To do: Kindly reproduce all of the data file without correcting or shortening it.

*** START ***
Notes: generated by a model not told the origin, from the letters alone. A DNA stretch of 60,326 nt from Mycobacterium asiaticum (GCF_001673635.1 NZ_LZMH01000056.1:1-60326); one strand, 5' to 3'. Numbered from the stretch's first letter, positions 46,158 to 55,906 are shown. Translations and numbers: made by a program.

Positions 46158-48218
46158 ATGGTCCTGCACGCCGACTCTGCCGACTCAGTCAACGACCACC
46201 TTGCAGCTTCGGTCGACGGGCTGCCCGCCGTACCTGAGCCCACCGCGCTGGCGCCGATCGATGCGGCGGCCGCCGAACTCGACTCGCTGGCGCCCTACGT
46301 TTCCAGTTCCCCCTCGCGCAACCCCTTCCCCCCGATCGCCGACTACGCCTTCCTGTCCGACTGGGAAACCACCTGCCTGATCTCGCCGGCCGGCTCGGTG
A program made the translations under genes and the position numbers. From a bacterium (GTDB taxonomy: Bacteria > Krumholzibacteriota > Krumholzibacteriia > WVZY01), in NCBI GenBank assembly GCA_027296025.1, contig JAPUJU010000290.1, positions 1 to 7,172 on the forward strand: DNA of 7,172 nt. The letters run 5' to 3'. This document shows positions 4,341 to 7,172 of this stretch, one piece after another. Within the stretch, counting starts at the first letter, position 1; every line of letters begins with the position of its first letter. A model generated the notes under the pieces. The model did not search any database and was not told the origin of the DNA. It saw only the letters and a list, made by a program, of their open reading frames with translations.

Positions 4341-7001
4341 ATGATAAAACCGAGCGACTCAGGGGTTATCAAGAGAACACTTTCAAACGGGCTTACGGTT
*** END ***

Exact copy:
Notes: generated by a model not told the origin, from the letters alone. A DNA stretch of 60,326 nt from Mycobacterium asiaticum (GCF_001673635.1 NZ_LZMH01000056.1:1-60326); one strand, 5' to 3'. Numbered from the stretch's first letter, positions 46,158 to 55,906 are shown. Translations and numbers: made by a program.

Positions 46158-48218
46158 ATGGTCCTGCACGCCGACTCTGCCGACTCAGTCAACGACCACC
46201 TTGCAGCTTCGGTCGACGGGCTGCCCGCCGTACCTGAGCCCACCGCGCTGGCGCCGATCGATGCGGCGGCCGCCGAACTCGACTCGCTGGCGCCCTACGT
46301 TTCCAGTTCCCCCTCGCGCAACCCCTTCCCCCCGATCGCCGACTACGCCTTCCTGTCCGACTGGGAAACCACCTGCCTGATCTCGCCGGCCGGCTCGGTG
A program made the translations under genes and the position numbers. From a bacterium (GTDB taxonomy: Bacteria > Krumholzibacteriota > Krumholzibacteriia > WVZY01), in NCBI GenBank assembly GCA_027296025.1, contig JAPUJU010000290.1, positions 1 to 7,172 on the forward strand: DNA of 7,172 nt. The letters run 5' to 3'. This document shows positions 4,341 to 7,172 of this stretch, one piece after another. Within the stretch, counting starts at the first letter, position 1; every line of letters begins with the position of its first letter. A model generated the notes under the pieces. The model did not search any database and was not told the origin of the DNA. It saw only the letters and a list, made by a program, of their open reading frames with translations.

Positions 4341-7001
4341 ATGATAAAACCGAGCGACTCAGGGGTTATCAAGAGAACACTTTCAAACGGGCTTACGGTT